By B. D. Lynch
Sometime last June, after she disappeared
into the Massachusetts Museum of Contemporary Art
with her green notebook and brown glasses to
philosophize with a teenage soul about a topic she feels is damn near religious
I pressed open the gray glass doors and hobbled into the hall
to catch a glimpse of the exhibits-- violins rose from the end of the hall
like the smoke that drifted off the macaroni she cooked me yesterday
in the middle of the matchstick kitchen.
A small flock of big eyed city girls for the third time this week
were inching their way along the new paintings in the marble halls;
they're romantic to me, if you look at them right. But
she calls them racoons, their eyes surrounded in make-up rings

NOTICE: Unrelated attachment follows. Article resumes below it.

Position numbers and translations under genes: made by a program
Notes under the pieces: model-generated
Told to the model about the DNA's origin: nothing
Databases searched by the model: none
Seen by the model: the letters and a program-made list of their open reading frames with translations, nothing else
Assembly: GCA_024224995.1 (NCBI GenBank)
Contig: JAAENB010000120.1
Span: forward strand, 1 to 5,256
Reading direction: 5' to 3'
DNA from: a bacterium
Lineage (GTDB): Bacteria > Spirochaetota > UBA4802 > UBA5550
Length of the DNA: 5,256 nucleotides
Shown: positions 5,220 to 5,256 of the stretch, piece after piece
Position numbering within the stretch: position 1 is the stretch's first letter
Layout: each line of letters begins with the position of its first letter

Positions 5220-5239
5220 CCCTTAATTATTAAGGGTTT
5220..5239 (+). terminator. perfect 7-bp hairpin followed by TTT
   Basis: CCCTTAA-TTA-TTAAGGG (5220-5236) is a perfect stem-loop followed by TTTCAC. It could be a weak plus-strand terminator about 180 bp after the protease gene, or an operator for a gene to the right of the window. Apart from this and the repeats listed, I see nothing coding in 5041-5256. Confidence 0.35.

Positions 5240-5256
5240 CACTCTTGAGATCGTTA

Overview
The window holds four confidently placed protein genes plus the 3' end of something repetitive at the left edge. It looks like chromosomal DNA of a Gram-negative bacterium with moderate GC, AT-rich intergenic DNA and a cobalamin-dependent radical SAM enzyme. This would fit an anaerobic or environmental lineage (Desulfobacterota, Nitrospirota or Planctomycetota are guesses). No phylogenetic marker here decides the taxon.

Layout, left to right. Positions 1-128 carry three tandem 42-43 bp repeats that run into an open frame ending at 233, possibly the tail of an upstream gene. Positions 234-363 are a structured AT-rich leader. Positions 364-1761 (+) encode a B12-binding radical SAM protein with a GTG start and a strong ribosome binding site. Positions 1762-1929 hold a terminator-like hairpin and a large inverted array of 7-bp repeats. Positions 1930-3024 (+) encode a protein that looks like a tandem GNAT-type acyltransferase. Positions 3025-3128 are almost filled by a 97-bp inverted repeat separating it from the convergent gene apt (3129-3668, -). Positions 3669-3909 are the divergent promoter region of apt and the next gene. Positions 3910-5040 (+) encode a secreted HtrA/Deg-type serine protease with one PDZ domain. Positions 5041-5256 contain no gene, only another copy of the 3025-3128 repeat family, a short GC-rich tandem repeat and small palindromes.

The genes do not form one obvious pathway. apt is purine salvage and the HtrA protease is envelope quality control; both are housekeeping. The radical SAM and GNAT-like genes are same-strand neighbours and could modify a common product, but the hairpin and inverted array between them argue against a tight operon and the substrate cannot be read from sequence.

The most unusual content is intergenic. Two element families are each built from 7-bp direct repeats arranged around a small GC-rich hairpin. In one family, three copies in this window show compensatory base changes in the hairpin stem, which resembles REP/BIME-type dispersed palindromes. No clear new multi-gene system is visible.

and they'll bite you when you stand too close.
At the end of the day, I walked into a thirty foot tall statue of Jesus Christ
hanging upside down by his toenails while a radio hidden somewhere
in the wall played the sounds of pencil droppings. Maybe this made me
sit down to a napkin. I folded it over to get rid of the coffee stain, but
I could still make out the Starbucks emblem. I wrote anyways:
Martyrs. On a June day, in the afternoon heat,
we kiss eyes with the city girls. And last night.
we stood outside the dining hall, her eyes threw me
down like dreams of seaweed.
ga('create', 'UA-22493141-2', 'auto');